John's Gospel recorded only seven miracles, and John called them signs.

Sunday, 4/23/17

St. John concluded his Gospel by saying, "Jesus did many other signs in the presence of his disciples that are not recorded here. But these have been written that you my come to believe that Jesus is the Christ, the Son of God, so that through that belief you may have life in his name."

While the other three Gospels tell the stories of manny, many miracles, John recorded only seven of them. He said that by accepting those seven we might come to believe that Jesus is the Christ, and that through believing in him we can have life.

If you look at the seven signs one by one you an see how they testify to who Jesus was, and you will see how they signified the life he gives us.

Three of the signs were hearings: of the man bon blind, af the centurion's son, of the paralytic by the pool at Bethesda. In addition there was the changing water into wine, the walking on the water, the feeding five thousand and the raising of Lazarus. Each of them indicates that Jesus is the Messiah and that we have life by believing in him.

We can't explain everything.

Saturday, 4/22/17

There are puzzling aspects about Our Lord’s appearances after his resurrection.

One thing to puzzle over was the way he would come and go, leaving us to wonder where he was in the meantime.

Another puzzling thing is the question as to why old friends, without recognizing him, needed to be told “It is the Lord.”

The risen Jesus ate some fish to show that he had a real body. But we are still left wondering how his body dealt with the bit of fish they gave him. 

Shakespeare has us throwing up our hands, saying, “There are more things in heaven and on earth Horatio, than are dreamed of in your philosophies. ”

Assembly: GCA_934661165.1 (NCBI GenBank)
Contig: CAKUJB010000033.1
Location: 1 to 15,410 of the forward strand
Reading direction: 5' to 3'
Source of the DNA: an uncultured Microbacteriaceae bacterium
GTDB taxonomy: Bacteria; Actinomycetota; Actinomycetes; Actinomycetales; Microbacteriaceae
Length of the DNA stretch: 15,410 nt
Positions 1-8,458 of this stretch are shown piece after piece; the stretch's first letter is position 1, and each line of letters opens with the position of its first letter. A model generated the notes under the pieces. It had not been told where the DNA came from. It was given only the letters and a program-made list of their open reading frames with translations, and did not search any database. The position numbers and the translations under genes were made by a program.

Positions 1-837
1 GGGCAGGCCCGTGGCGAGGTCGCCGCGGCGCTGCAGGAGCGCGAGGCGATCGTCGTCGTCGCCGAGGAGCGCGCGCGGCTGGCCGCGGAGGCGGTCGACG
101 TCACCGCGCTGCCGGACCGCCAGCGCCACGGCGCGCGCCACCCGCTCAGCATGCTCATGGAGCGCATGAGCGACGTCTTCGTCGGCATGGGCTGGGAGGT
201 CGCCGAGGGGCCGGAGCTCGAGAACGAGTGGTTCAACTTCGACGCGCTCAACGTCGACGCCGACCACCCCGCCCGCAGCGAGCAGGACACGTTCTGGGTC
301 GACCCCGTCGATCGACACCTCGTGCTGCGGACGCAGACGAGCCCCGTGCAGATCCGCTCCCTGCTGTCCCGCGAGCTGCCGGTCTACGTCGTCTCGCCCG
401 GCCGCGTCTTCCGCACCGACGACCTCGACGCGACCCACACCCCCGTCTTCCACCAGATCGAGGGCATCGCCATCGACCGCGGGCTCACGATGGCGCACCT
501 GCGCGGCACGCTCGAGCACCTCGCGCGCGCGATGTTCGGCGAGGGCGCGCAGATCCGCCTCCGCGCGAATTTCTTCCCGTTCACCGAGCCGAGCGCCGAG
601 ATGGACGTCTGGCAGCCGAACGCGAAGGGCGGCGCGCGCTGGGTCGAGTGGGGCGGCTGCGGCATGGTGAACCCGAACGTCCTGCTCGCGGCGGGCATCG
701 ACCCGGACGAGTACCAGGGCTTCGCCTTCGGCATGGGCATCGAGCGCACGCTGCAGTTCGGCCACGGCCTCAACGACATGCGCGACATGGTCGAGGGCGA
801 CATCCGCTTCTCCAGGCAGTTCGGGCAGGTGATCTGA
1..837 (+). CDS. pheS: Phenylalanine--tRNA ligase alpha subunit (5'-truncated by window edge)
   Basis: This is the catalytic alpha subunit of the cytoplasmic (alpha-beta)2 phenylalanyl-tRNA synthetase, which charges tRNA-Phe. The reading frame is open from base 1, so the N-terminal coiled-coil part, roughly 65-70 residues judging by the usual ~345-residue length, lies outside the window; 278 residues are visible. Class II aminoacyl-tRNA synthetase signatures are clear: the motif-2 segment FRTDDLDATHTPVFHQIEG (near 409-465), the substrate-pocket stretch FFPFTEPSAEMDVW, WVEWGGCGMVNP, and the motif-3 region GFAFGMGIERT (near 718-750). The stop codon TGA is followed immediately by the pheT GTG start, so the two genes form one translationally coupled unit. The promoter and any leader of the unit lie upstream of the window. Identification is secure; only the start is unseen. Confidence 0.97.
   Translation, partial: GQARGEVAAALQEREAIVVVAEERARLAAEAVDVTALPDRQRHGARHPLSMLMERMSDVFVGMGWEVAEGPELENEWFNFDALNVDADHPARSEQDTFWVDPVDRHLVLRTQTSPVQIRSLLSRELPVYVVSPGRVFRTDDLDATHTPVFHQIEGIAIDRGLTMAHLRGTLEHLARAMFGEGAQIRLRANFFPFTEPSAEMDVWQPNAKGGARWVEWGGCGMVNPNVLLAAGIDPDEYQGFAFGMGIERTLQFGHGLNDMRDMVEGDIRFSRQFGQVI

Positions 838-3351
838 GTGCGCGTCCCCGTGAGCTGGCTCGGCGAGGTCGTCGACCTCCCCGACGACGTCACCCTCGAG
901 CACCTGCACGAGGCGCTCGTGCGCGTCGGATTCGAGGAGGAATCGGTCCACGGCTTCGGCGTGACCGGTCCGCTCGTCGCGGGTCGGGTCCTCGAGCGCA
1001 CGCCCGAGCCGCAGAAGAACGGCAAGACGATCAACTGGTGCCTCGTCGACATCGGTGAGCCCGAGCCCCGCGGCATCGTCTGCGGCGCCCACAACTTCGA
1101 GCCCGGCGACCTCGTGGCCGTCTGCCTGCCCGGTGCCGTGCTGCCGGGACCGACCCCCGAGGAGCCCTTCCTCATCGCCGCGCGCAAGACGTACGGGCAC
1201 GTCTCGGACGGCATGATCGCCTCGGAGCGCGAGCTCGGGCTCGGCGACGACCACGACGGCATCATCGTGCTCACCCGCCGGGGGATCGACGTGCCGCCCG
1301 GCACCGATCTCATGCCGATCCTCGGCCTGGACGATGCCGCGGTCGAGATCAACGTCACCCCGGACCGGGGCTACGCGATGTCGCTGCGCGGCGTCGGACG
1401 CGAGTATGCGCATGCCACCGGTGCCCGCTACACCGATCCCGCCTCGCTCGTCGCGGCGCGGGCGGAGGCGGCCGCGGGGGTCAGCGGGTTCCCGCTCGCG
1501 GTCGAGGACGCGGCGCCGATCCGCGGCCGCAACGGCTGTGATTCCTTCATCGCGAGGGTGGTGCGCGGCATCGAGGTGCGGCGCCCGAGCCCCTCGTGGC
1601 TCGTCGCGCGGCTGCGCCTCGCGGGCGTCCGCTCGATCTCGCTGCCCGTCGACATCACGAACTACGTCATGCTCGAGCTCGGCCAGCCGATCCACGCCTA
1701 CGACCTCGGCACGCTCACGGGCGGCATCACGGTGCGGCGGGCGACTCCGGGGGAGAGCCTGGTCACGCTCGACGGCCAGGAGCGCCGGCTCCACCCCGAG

Today was my dad's birthday.

Friday, 4/21/17

It’s okay for us to preach about a saint, even though he’s not canonized. My dad was born on this April 21, away  back in 1887, and he merited being mentioned from the altar. His father saved up money working in a shop in Limerick, and tried to make a go of it with a similar shop in St. Louis; but he died in 1894, forcing my dad to quit the Second Grade to support his mother and younger brother and sister.

Working as the delivery boy for Mrs. Rump’s candy store, in between runs he pumped the city’s first player piano. It delighted him that people thought he was a child prodigy. He next became a delivery boy for Western Union, and by age fifteen he had mastered their code, and he learned how to type fast with two fingers.

My mother had got passed the fourth grade when she got on at Western Union as a telegraph operator. From the time they were married in 1913 they brought dad’s mother and sister in to stay with them, even after they had six kids of their own.

Working weekends to make the payments, dad bought a two story house. I want to read a poem he wrote about us all coming home to it in 1940 when I was twelve; and I want to read another poem he wrote for my mother in 1970, when she was in a nursing home.

Our liturgists have changed the tenses of Our Lord's words at the Last Supper.

Thursday, 4/19/17

Let me say something about how the composers of our Eucharistic liturgies seems to have changed the Bible readings for the Mass.